What Can Cause Red Eye

What Can Cause Red Eye

Everyone has probably noticed some redness in the white of their eyes at one point or another. This condition is appropriately called red eye, and is the main sign of eye inflammation. The majority of the time, painless red eye is caused by conjunctivitis, which is inflammation of the thin layer of tissue covering the eyeball and inner surface of the eyelids. For this article, we’ll focus on the causes and treatments of conjunctivitis related red eye. Any time you have red eye, it’s recommended you go see your family doctor. However, if there’s pain associated with redness, it could be a sign of a more serious condition, and a visit to your family doctor or optometrist is necessary.


Contact Lens Intolerance

One of the most common causes of red eye is contact lens intolerance. If you wear your contact lenses for too long, don’t replace them frequently or don’t care for them properly, then there’s a good chance you’ll develop contact lens intolerance—which essentially means you can’t wear contacts without them causing discomfort. Where there’s contact lens intolerance, there’s usually a case of red eye.

Contact lens related red eye can be controlled by keeping your lenses clean and disinfected. It’s also important to follow the wearing instructions—which usually means don’t wear them overnight! Finally, your eye doctor may recommend a daily disposable lens or perhaps a different type of material, such as rigid gas permeable lenses.


Allergies and Irritants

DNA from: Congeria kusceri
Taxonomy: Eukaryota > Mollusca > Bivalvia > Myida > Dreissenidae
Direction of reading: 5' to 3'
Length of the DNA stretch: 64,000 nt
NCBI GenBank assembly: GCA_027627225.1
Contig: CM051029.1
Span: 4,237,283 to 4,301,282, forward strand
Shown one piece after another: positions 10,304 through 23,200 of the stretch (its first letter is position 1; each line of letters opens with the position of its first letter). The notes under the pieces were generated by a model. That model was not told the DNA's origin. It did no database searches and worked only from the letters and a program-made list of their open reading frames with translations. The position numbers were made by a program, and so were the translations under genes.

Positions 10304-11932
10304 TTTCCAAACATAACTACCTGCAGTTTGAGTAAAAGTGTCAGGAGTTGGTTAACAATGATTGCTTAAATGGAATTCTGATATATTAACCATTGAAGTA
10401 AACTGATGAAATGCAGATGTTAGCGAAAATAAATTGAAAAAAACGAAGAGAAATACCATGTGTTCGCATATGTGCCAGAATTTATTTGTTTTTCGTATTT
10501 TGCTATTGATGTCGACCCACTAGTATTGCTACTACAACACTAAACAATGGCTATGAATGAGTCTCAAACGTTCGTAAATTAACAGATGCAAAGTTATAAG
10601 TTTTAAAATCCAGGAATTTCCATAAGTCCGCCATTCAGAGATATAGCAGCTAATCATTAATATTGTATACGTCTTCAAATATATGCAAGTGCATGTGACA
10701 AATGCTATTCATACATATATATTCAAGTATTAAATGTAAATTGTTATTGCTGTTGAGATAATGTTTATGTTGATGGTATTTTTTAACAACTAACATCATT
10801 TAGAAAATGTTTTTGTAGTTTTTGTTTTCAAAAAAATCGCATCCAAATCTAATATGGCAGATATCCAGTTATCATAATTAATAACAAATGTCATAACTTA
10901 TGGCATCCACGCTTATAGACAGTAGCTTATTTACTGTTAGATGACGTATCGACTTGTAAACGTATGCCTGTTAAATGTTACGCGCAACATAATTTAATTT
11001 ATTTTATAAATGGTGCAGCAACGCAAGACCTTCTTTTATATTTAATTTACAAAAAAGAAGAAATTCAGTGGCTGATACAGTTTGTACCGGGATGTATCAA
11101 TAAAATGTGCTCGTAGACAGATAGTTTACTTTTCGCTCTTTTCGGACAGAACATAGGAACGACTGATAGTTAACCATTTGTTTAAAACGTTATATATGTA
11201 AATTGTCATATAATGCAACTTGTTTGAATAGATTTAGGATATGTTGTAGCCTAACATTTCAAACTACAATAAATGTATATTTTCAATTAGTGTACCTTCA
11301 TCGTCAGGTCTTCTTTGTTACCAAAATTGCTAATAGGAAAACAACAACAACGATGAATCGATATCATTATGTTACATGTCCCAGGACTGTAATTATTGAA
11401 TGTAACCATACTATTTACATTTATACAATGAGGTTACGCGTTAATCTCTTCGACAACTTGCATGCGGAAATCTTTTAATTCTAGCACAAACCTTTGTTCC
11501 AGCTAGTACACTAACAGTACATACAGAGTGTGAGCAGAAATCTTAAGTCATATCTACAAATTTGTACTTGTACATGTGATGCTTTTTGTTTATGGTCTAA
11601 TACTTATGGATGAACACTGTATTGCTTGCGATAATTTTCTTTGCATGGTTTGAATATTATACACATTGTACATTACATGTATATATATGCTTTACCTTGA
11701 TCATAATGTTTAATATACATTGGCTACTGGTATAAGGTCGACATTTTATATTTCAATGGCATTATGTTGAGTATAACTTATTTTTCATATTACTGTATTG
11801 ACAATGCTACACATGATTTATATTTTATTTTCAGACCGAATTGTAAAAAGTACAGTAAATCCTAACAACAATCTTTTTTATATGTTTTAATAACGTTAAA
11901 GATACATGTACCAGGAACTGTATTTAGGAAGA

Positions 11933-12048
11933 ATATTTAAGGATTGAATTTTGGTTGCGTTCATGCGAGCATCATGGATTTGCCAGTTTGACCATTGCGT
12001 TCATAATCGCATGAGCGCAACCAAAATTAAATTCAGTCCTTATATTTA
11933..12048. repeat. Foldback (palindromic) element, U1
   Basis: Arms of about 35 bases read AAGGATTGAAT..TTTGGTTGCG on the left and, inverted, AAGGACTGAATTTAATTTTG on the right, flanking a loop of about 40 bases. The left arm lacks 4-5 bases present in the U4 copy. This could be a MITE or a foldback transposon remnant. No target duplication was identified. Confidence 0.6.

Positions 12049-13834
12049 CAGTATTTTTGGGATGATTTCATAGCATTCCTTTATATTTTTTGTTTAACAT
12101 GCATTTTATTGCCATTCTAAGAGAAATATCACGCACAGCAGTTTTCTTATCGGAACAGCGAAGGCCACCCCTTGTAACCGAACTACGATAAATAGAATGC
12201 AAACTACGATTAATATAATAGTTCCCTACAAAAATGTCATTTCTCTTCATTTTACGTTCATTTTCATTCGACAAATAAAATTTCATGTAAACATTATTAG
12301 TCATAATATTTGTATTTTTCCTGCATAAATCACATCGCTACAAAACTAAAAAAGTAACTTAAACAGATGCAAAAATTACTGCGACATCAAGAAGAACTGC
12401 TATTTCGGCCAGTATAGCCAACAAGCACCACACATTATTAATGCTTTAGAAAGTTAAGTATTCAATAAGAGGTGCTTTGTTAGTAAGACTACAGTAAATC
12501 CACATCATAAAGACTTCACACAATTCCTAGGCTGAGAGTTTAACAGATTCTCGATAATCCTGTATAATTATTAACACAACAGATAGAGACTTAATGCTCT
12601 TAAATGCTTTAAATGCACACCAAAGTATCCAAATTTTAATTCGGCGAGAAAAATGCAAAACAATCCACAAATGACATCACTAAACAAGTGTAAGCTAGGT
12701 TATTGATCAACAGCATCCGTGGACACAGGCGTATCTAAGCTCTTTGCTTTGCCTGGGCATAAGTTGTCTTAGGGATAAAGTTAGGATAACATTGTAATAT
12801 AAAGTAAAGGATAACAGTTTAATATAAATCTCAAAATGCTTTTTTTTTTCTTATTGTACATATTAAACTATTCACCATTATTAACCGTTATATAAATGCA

Your reaction to common respiratory allergens like pollen, pet dander, dust mites and mould can often lead to red eyes. Keeping your allergies in check with antihistamines or immunotherapy can go a long way to helping reduce the likelihood of an itchy allergic reaction. Optometrists can also prescribe an allergy eye drop to be used daily throughout the worst allergy months. Keep your allergies in check and your itchy, red eyes will follow.

Another common cause of red eye is irritants such as smoke, pollution, chlorine in swimming pools and ingredients in cosmetic products. All of these things can come in contact with our eyes and cause red eye. The best way to prevent red eye from these irritants is avoidance. You may have little control over pollution, but you can definitely try to avoid hanging out with people while they’re smoking cigarettes. When swimming in a pool, don’t open your eyes under water, or better yet, wear goggles. Be careful when applying makeup around your eyes and replace your products often because old makeup can cause bacterial infections.


Bacterial and Viral Infections

When an eye infection is viral and causes redness, it’s called pink eye. Viral eye infections are very contagious and extremely common among school-aged children. With this form of conjunctivitis, the blood vessels in the white part of the eye swell and give it a pink appearance. Viral conjunctivitis is most often accompanied by the common cold. Therefore, the most common method of getting a viral eye infection is through exposure to someone who has a cold and coughs or sneezes.  Like a common cold, the virus just has to run its course, which may take two to three weeks in some cases. Symptoms can usually be kept in check using artificial tear eye drops and cold compresses. In the worst cases, topical steroid drops can be used to minimize inflammation and reduce discomfort.

Bacterial eye infections are caused by bacteria from your own skin or respiratory system. Infection can occur through various means, such as from insects, physical contact with other people, touching your eyes with unclean hands or using old makeup and facial lotions. Unlike viral eye infections, red eye caused by a bacterial infection can be treated with antibiotic eye drops or ointments, with most people showing improvement within three or four days.

Whether your red eye is caused by contact lens intolerance or a viral infection, it’s important to stay on top of it so that it doesn’t become more serious. For this reason, it’s recommended that people visit their family doctor or an optometrist whenever they notice a persistent case of red eye.


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